Title: The Model Water Transfer Act for California An Urban Perspective
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Title: The Model Water Transfer Act for California An Urban Perspective
Physical Description: Book
Language: English
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Spatial Coverage: North America -- United States of America -- Florida
 Notes
Abstract: The Model Water Transfer Act for California An Urban Perspective
General Note: Box 11, Folder 2 ( 17th Annual Water Management Seminar - 1998 ), Item 13
Funding: Digitized by the Legal Technology Institute in the Levin College of Law at the University of Florida.
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Bibliographic ID: WL00002776
Volume ID: VID00001
Source Institution: Levin College of Law, University of Florida
Holding Location: Levin College of Law, University of Florida
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The Model Water Transfer Act for California
An Urban Perspective











Introduction


Over the last two decades, there has been growing consensus that
voluntary water transfers will play an integral role in meeting California's changing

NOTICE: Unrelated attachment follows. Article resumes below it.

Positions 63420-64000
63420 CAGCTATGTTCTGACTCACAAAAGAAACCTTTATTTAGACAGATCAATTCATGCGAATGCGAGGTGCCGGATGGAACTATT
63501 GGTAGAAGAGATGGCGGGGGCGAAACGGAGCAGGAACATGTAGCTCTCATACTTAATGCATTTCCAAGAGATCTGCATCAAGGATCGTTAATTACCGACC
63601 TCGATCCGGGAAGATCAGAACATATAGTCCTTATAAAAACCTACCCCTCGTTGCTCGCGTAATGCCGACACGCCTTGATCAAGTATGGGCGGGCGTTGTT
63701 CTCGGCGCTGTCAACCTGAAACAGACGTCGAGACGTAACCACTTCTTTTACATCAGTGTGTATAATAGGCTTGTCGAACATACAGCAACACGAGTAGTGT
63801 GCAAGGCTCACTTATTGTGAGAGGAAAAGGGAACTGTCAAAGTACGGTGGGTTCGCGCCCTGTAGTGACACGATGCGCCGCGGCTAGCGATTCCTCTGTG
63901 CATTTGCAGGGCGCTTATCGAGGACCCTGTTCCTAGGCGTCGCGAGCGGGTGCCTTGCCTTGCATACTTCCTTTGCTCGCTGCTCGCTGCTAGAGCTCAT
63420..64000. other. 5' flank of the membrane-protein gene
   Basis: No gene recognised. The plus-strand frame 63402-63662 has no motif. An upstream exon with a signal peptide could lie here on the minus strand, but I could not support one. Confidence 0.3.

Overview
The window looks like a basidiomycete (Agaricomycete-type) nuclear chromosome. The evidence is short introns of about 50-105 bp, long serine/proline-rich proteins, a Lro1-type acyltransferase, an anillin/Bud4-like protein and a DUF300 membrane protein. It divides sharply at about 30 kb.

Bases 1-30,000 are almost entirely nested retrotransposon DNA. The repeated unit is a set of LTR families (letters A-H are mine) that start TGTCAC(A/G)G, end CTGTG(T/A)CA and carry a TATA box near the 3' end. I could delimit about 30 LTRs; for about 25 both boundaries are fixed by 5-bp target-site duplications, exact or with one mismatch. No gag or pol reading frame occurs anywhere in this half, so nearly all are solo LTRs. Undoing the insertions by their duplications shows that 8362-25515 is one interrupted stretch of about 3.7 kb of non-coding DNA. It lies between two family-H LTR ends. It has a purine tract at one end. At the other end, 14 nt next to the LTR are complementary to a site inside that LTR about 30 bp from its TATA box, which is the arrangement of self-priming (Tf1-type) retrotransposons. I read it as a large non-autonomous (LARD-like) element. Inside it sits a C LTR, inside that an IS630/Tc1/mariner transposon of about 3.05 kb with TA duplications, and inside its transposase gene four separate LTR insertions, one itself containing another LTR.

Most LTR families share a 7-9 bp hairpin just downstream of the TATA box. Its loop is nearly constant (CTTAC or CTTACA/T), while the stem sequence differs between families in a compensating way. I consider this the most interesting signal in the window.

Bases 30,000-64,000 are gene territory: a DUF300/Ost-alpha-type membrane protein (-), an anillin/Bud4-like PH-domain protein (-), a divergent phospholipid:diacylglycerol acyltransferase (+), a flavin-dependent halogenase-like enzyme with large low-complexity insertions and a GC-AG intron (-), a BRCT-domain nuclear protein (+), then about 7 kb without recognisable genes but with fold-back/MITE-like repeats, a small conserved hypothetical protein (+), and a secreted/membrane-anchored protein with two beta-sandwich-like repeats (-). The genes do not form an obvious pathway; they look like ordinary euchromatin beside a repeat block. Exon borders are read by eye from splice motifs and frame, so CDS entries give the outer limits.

water needs. This consensus, however, is only part of a larger transformation

taking place in the state's water resources policy. In response to increasing costs

and rising environmental concerns, there has been an unmistakable shift away from

the development of new water projects toward support for better management andt

allocation of already developed supplies as the primary means of meeting the
state's water demands. Although urban water managers throughout the state

acknowledge the need for further development of .California's water supply system,
it is clear that water transfers -- together with groundwater banking programs,

water conservation and reclamation, and conservation pricing -- will play a larger
role in ensuring that urban communities continue to have a reliable, high-quality

water supply in the future.


The allocation of water and water rights via market mechanisms is intended
to create incentives to increase the overall efficiency of water use and allow for the
transfer of water to applications that have greater economic value. Furthermore,
the market allocation of water is seen as a more efficient and less contentious
means of allocation when compared to allocation through government planning or


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reallocation by administrative means. Despite consensus in many areas and the
passage of legislation intended to promote water transfers, the market allocation of